A list of my favorite images of pikas.
A pika is a small mammal with short limbs, very round body, rounded ears and no external tail.
They resemble their close cousin the rabbit but with shorter ears.
They are about 15 to 23 centimetres (5.9 to 9.1 in) in body length and weigh between 120 and 350 grams (4.2 and 12.3 oz), depending on species.
They live in mountainous countries in Asia with two species also in North America.
Most pikas prefer rocky slopes. The large-eared pika of the Himalayas and nearby mountains is one of the highest living mammals, found at heights of more than 6,000 metres (20,000 ft).
Pikas graze on a range of plants, mostly grasses, flowers and young stems. In the autumn, they pull hay, soft twigs and other stores of food into their burrows to eat during the long, cold winter.
The name "pika" is used for any member of the Ochotonidae, a family within the order of lagomorphs, which also includes the Leporidae (rabbits and hares).
One genus, Ochotona, is recognised within the family, and it includes 30 species. It is also known as the "whistling hare" due to its high-pitched alarm call when diving into its burrow.
In the United States, the pika is colloquially called a "coney", a nonspecific term also used for rabbits, hares and hyraxes.
The name "pika" appears to be derived from the Tungus piika and the scientific name Ochotona is from the Mongolian word ogdoi which means pika.
Pikas are native to cold climates, mostly in Asia, North America and parts of Eastern Europe.
Most species live on rocky mountain sides, where numerous crevices in which to shelter occur, although some pikas also construct crude burrows. A few burrowing species are native to open steppe land. In the mountains of Eurasia, pikas often share their burrows with snowfinches, which build their nests there.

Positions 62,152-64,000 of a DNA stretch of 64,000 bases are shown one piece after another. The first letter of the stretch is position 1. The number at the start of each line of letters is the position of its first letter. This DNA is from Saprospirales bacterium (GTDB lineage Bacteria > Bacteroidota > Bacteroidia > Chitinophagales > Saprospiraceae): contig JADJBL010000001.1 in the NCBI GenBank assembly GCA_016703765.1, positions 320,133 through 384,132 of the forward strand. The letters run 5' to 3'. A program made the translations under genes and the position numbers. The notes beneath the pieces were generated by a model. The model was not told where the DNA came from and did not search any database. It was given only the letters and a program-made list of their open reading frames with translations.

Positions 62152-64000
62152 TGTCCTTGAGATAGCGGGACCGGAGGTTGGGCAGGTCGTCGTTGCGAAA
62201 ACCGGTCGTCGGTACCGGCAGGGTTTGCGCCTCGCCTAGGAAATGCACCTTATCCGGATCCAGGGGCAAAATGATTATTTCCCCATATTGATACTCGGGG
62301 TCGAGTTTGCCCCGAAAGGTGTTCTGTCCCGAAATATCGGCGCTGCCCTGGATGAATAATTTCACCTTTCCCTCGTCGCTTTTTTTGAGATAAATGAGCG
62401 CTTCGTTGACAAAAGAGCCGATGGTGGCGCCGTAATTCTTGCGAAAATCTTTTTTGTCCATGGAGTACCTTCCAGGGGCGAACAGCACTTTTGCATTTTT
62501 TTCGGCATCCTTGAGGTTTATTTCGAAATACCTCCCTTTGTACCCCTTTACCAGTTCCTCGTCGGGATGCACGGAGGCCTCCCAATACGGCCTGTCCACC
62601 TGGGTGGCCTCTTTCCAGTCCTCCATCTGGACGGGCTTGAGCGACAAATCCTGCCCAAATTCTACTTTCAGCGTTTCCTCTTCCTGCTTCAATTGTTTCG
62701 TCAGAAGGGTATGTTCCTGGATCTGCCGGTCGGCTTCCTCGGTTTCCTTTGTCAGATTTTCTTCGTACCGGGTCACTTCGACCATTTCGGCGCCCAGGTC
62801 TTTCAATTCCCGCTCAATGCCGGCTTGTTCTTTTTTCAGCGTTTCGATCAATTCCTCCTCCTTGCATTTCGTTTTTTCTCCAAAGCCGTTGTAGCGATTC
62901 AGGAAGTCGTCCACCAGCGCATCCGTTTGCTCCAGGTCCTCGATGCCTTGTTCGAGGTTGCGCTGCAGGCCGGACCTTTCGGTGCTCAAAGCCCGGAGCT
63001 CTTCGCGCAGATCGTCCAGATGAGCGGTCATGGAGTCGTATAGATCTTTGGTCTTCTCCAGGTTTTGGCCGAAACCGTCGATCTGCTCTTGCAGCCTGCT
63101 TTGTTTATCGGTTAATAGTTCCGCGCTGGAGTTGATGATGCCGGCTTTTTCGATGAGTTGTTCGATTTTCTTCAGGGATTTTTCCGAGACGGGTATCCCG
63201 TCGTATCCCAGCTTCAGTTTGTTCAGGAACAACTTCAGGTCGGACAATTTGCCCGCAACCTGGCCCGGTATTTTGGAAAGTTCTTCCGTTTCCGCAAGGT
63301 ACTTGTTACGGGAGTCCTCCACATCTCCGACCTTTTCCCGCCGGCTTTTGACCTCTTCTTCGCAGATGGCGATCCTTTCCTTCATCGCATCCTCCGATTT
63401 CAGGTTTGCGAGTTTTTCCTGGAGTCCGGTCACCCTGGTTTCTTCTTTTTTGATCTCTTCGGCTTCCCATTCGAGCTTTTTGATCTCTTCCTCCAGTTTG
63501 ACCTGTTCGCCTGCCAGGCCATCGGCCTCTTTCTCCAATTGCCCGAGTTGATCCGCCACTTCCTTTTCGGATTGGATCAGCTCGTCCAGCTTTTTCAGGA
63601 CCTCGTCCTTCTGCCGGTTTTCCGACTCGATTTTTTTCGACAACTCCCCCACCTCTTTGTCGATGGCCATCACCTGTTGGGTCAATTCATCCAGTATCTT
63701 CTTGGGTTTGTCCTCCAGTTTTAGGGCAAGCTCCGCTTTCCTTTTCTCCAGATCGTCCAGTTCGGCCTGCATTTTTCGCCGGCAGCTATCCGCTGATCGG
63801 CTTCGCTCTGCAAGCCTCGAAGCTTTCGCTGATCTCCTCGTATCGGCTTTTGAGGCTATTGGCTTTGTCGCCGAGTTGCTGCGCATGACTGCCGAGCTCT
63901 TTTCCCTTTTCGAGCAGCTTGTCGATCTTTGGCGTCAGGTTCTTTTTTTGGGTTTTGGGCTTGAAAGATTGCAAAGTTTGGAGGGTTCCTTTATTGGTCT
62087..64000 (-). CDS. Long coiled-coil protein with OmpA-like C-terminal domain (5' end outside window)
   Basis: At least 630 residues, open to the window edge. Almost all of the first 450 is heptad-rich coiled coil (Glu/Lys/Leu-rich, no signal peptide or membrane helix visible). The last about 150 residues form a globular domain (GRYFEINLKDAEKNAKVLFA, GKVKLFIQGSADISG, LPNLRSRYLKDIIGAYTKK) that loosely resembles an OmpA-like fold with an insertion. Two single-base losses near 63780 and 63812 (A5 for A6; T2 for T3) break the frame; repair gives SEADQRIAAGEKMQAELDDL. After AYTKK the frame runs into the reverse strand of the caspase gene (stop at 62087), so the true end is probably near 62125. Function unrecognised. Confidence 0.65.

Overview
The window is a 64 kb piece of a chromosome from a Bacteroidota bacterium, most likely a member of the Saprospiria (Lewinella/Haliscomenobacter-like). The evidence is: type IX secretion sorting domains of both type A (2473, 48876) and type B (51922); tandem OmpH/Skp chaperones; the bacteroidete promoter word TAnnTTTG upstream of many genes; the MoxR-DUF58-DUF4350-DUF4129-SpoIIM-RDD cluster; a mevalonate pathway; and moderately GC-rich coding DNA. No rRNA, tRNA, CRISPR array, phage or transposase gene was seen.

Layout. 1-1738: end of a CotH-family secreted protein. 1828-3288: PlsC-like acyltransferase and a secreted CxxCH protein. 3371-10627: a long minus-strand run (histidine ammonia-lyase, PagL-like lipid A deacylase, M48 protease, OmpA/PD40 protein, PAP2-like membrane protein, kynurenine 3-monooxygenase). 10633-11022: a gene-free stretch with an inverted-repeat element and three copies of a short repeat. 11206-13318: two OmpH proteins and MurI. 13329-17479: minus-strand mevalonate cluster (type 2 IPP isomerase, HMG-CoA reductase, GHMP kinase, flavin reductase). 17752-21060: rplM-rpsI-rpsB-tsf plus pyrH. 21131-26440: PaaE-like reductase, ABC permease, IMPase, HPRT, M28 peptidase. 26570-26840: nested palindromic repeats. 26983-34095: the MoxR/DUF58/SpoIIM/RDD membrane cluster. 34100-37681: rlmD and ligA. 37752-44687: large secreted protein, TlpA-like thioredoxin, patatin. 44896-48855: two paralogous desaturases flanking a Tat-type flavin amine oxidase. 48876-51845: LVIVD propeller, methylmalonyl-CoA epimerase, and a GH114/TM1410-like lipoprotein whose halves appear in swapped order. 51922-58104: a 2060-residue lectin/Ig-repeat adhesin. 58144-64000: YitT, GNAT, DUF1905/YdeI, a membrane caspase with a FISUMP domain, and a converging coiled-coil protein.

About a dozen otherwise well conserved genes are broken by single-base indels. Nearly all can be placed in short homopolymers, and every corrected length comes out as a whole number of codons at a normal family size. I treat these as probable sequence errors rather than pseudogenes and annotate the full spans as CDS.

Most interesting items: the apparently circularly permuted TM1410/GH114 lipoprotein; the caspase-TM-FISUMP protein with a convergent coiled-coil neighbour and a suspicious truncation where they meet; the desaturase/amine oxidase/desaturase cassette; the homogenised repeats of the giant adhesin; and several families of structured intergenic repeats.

Rock-dwelling pikas have small litters of fewer than five young, while the burrowing species tend to give birth to more young, and to breed more frequently, possibly due to a greater availability of resources in their native habitats. The young are born after a gestation period of between 25 and 30 days.
The average lifespan in pikas is roughly seven years in the wild.
There are 30 species listed:
Family: Ochotonidae: pikas
SUBGENUS PIKA: NORTHERN PIKAS
*Alpine pika or Altai Pika (Ochotona alpina)
*American pika (Ochotona princeps)
*Collared pika (Ochotona collaris)
*Helan Shan pika or Silver pika (Ochotona argentata)
*Hoffmann's pika (Ochotona hoffmanni)
*Northern pika or Siberian pika (Ochotona hyperborea)
*Pallas's pika (Ochotona pallasi)
*Turuchan pika (Ochotona turuchanensis)
SUBGENUS OCHOTONA: SHRUB-STEPPE PIKAS:
*Afghan pika (Ochotona rufescens)
*Daurian pika (Ochotona dauurica)
*Gansu pika or Gray pika (Ochotona cansus)
*Moupin pika (Ochotona thibetana)
*Nubra pika (Ochotona nubrica)
*Plateau pika or Black-lipped pika (Ochotona curzoniae)
*Steppe pika (Ochotona pusilla)
*Thomas's pika (Ochotona thomasi)
*Tsing-ling pika (Ochotona huangensis)
*SUBGENUS CONOTHOA: MOUNTAIN PIKAS
*Black pika (Ochotona nigritia)
*Chinese red pika (Ochotona erythrotis)
*Forrest's pika (Ochotona forresti)
*Gaoligong pika (Ochotona gaoligongensis)
*Glover's pika (Ochotona gloveri)
*Himalayan pika (Ochotona himalayana)
*Ili pika (Ochotona iliensis)
*Koslov's pika (Ochotona koslowi)
*Ladak pika (Ochotona ladacensis)
*Large-eared pika (Ochotona macrotis)
*Muli pika (Ochotona muliensis)
*Royle's pika (Ochotona roylei)
*Turkestan red pika (Ochotona rutila)
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